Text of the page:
18 is sooo not old

My family adopted 2 cats when I was 7.  They were (we think) about 3 years old when we got them, but no one knows for sure (you know, misplaced birth certificates). They were ‘twins’, with pure white fur and green eyes.  We lost the hyper, skinny one last year to an undiagnosed thyroid issue.  The chubby one is still alive though, and since I’m 22, she must be at least 18 years old.

This isn’t exactly a flattering picture of them, but oddly enough- it’s the only digital one I have.  Their beauty shots were done all on film.

Now, our family basically had these cats our whole lives.  We were all very sad to lose Sisie last year.  Poor Rosie, she had a mirror image of herself (minus the weight issue) all her life, and suddenly she was alone. My parents told me that she cried for months after Sisie was gone.  And if you’ve never heard a cat cry, it’s heartbreaking  (see article about how a cat cry is much like a babies cry in order to demand attention).

When my parents went on vacation a few months ago, they dropped Rosie off with my oldest sister.  It was supposed to be a temporary stay, but my sister quickly realized that the cat loved being at her apartment, and was ready to fully adopt her.  Which she did.  Until Rosie started boycotting her litter box (except for tinkling) and developed a flea issue. So, when my parents came back into town, the cat was returned.

You have to understand that you can’t judge my mother for what I’m about to tell.  Everytime I say ‘parents’, what I really mean is my mother.  She’s the one who cleaned the litterbox every day, fed them, bathed them, combed them (relentlessly) and worked hard to keep our house cat-hair free since well, turns out my brother and I are allergic to cats.

So, when I say she decided to give Rosie away, you shouldn’t judge.

But don’t worry- it never happened.

She tried. Our neighbors daughter recently lost a cat, and was discussing her loss.  My mother overheard and shared her burden of getting Rosie back.  The women offered to take Rosie, gladly- but asked how old she was.  My mother (fibbed, maybe) and said 16.  The woman wisely explained that 16 was a bit old and that she wasn’t ready to lose another cat so soon.

My older sister immediately learned of this incident since she visited that same weekend. While my mother and older sister were in the grocery store, my little sister called my mom.  Something you have to know is that my little sister LOVES all animals.  Her dream job is to be a dolphin trainer and she once balled her eyes out when (peeking out her window one morning) she watched out neighbor shoot a squirrel with a bbgun.  She was particularly close to our cats, so my mother wasn’t about to tell her how she tried to give away Rosie.  She went a different route, and discussed how my older sister should have kept the cat, how she was happier there. My older sister wasn’t about to take any sort of blame.

“Tell her the truth!  Go ahead.”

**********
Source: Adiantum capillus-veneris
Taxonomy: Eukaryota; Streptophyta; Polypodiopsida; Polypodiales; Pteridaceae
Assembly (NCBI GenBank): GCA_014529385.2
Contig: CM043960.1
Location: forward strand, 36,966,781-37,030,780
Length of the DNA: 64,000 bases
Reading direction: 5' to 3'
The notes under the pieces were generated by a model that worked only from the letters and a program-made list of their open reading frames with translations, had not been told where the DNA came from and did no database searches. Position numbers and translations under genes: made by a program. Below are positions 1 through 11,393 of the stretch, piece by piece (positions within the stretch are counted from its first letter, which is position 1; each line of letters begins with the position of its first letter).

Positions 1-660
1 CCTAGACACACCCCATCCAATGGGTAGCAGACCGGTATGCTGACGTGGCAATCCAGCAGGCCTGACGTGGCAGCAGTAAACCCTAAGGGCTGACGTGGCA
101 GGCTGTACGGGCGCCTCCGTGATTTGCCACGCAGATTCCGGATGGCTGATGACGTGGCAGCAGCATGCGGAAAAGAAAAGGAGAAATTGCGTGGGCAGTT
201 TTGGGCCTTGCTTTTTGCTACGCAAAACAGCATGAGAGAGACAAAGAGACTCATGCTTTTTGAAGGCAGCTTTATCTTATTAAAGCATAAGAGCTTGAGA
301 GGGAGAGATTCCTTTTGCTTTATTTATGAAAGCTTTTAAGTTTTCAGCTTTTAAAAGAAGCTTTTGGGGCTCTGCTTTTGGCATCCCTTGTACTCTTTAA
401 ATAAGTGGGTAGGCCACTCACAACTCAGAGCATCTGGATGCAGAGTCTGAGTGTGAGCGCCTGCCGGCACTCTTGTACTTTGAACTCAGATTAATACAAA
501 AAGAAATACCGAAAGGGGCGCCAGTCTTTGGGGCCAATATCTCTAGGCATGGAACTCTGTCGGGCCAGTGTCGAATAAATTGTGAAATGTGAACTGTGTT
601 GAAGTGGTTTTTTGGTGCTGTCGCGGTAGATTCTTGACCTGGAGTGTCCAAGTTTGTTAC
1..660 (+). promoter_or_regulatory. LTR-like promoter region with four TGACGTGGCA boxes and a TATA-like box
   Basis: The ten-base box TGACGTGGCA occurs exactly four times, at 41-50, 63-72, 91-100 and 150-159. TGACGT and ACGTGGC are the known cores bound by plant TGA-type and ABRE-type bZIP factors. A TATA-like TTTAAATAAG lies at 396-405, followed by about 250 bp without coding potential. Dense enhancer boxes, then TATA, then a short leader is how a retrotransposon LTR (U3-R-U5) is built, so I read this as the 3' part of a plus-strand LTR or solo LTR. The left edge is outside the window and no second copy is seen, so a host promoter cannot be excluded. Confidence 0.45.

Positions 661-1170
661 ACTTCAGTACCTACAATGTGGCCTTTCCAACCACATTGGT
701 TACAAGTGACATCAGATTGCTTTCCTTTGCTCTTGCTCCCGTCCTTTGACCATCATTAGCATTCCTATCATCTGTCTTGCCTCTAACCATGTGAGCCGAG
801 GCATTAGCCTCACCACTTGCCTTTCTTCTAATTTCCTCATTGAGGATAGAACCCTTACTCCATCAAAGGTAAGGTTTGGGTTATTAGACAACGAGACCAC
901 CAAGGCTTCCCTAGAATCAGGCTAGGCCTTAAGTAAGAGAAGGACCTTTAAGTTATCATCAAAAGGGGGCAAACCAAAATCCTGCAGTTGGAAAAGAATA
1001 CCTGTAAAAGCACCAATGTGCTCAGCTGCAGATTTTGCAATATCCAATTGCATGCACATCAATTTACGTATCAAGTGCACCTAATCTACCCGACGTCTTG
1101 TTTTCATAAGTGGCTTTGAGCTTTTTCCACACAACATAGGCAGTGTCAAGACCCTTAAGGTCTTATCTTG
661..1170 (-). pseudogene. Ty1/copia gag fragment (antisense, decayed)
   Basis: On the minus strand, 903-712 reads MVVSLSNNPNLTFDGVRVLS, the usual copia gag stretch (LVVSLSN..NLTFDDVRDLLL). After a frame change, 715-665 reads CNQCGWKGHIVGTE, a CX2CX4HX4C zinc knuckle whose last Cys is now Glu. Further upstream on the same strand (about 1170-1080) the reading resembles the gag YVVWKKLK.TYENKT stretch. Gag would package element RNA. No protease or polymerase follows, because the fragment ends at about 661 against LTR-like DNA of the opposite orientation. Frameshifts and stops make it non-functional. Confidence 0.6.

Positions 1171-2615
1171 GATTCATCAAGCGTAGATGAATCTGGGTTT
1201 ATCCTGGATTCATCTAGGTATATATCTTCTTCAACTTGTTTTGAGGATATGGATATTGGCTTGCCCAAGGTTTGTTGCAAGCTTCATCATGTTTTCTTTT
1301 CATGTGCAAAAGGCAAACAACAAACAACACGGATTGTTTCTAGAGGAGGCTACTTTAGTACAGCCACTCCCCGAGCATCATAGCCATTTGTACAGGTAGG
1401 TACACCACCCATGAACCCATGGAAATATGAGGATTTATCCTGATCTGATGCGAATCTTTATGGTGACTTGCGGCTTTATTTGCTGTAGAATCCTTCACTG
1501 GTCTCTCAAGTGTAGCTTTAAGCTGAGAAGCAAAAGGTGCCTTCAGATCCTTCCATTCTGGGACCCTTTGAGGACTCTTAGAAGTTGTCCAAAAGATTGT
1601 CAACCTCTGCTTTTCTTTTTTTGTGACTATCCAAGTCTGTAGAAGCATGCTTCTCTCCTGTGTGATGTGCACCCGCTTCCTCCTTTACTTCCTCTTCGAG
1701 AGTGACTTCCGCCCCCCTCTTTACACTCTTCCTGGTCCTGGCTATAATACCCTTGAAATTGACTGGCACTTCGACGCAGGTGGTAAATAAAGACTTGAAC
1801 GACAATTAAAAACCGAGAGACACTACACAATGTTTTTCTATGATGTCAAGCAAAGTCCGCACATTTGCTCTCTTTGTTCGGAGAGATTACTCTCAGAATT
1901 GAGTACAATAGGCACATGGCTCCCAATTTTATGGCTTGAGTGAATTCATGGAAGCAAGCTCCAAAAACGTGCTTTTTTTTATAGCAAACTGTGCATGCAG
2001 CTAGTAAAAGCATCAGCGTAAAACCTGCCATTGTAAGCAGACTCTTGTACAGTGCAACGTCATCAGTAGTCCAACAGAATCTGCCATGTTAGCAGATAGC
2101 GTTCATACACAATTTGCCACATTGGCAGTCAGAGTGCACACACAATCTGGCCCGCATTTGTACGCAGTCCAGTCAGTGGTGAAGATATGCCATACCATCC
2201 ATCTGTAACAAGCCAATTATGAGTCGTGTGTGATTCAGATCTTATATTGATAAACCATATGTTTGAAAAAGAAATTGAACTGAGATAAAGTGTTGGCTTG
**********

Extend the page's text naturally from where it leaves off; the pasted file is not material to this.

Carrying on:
My mom pushed the grocery cart at her and punched her in the arm, for dramatic effect of course.

She reluctantly explained to Tasha her reasoning for getting rid of the cat, how it would be happier with someone who really wanted it, etc- but my sister just cried and cried in between begging her not to give the cat away.  Soon, the news was all over the family grapevine.

I reasoned with my Mom using this route:  “How would you like it if we gave you away when you’re 90.”

My brother used a more sophisticated approach: “You see, if you give her away now, after all those years, it will be like she’s dead to us, so therefore she will just ‘die’ that much sooner.  So you can’t give her away.”  (I only heard the drastically paraphrased version from my mother, and she did note that his point took a half hour to make, so I most likely greatly insulted his argument but that’s okay- you get the point.)

In the end, the deal was that my ‘parents’ will keep Rosie (hopefully alive, too) until my little sister graduates from college in two years.  Rosie may be a little overweight, mean as all heck (when living with my older sister and her 90lb dog, Rosie made it a habit to slap both sister and dog ), but she’s still part of our family, and you don’t get rid of family, not even if they’re 18 yrs old.

2 thoughts on “18 is sooo not old

  1. My point was succinct. All I did was explain the paradoxical thought experiment of Schrodinger’s cat (see http://en.wikipedia.org/wiki/Schr%C3%B6dinger's_cat). I said that if you gave her away you could think of Rosie as either alive or dead… in other words she would be alive when you gave her away (put her in the box) and you would most likely never see her again before she would die and you would probably never know when she died. So, giving away Rosie would be like killing her, not in an ethically wrong way since her expected lifespan is not decreased, but because she would no longer effectively be alive to our family.

    This made mom really sad and she didn’t want to give Rosie away anymore.

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